One favourite joke was to re-tie the apron strings of Grandma’s white apron to the back of her chair so she had difficulty getting up. Even as an older man my Dad would have a chuckle about the look on her face when she couldn’t get up.

As well as helping with the boarders Vera and Grace worked.  In the memoranda pages of her communion book Vera neatly recorded the major events of her life:
Born Sept. 13 1896.
Commenced School Sept. 1901.
Left School Sept. 1910.
Started work at Chowen's Cafe July 1912. Left Feb 1913.
Started work at Langman's Pawnbroker July 1913. Left December 1913.
Commenced at Tilley's Fruiterers May 1914. Left August 1916
Commenced work on munitions at James Gibbon's August 3rd 1916.

Book plates in prizes awarded to Vera Handley at St.Peter's School and St.Peter's Sunday School, Wolverhampton.

Private Charles Heaphy, from a water colour by Irene M. Ward, painted while Charles was in hospital during World War 1.

Vera worked 12 hours a day in James Gibbon’s munitions factory, making hand grenades. Although the hours were long there must have been some time for romance because in October 1918, one week before the end of the war my Mother, Vera Handley, married Charles Heaphy of New Zealand and sailed with him on a troopship to New Zealand.

Charles Heaphy was a New Zealander who had come to Europe as a soldier during the First World War. He was wounded and was sent to hospital in England.

When he recovered he was sent to Wolverhampton as part of a scheme for retraining Commonwealth soldiers before they returned home.  Charles and many other NZ soldiers were trained at Guy Motors.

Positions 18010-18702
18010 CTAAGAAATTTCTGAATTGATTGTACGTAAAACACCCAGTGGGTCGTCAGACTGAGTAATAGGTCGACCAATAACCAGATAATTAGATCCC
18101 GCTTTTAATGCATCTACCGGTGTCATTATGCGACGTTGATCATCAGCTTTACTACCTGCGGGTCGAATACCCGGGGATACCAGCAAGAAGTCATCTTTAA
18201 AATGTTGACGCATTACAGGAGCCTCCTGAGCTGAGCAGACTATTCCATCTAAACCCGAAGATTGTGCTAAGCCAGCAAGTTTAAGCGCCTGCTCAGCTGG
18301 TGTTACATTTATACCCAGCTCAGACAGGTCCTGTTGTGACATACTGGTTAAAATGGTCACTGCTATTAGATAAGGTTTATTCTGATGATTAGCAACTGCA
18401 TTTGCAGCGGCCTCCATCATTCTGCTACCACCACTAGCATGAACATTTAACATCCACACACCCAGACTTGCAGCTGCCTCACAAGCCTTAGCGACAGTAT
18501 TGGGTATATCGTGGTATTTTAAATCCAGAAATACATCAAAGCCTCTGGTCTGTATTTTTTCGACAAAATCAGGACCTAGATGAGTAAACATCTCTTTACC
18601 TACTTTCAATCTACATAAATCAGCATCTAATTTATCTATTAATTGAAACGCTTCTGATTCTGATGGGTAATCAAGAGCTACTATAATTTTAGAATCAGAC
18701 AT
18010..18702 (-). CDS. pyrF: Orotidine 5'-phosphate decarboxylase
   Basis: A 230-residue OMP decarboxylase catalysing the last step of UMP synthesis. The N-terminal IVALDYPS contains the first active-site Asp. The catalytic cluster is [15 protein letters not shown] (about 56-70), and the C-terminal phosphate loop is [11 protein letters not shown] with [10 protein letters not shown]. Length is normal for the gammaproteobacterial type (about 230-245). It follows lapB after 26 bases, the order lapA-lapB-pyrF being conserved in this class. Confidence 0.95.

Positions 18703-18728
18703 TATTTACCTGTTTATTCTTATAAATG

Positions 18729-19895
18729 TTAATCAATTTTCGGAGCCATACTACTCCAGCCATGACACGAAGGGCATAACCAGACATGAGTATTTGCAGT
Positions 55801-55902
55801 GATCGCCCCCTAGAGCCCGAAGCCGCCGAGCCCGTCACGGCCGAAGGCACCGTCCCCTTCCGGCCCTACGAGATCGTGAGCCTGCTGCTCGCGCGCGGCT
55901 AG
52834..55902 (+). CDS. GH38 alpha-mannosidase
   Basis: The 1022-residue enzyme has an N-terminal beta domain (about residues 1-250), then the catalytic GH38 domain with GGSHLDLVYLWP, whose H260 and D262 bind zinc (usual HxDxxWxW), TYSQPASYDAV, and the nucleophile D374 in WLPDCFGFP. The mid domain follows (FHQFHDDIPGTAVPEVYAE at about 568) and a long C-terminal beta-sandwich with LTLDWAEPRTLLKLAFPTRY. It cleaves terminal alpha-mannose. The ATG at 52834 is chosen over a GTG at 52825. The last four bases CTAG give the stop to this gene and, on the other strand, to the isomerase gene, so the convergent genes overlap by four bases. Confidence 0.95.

In Wolverhampton he met my mother, Vera - and soon knew her well enough to sign her autograph book, as seen below.
Charles Heaphy (far left) with other soldiers during training at Guy Motors.
Vera Handley's autograph book open at the page where the poem "The Night has a Thousand Eyes" has been written out and signed "8/3625 Pte. C. Heaphy, 2nd Company, 2nd Otago Battalion, NZE7".

In front is her communion book, given her by Robert Allen of St.John's on 10th March 1915, when she was confirmed at St.Chad's church.

Another entry in the autograph book is by her cousin, Guardsman Lawrence Arundel, of Wolverhampton and the Coldstream Guards, dated December 1918.

Romance blossomed between Vera and Charles.


Wedding photo of Charles and Vera Heaphy, 16th October 1918, St. John's, Wolverhampton.

Guy Motors (still "under government control") gave Charles Heaphy this reference on 9 December 1918. 

They say he has had experience in machine tools and in working with combustion engines; that he has "taken a keen interest in any work he has been given to do" and that they "feel sure he will prove quite a useful man".

On 10th October 1918 Vera stopped working for James Gibbons and on the 16th she married Charles at St. Johns church.  Charles and Vera sailed for New Zealand, the boarding house gradually closed as my Grandmother and her daughter Grace prepared to come to New Zealand when a berth on a ship was available. Sadly Louisa Handley took sick and died in May 1920 and Grace came out by herself to join her sister.

Note:  Val Wood's book "War Brides: They Followed their Hearts to New Zealand", Random Century New Zealand, 1991, is an account of the war brides who went to New Zealand after the First and Second World Wars.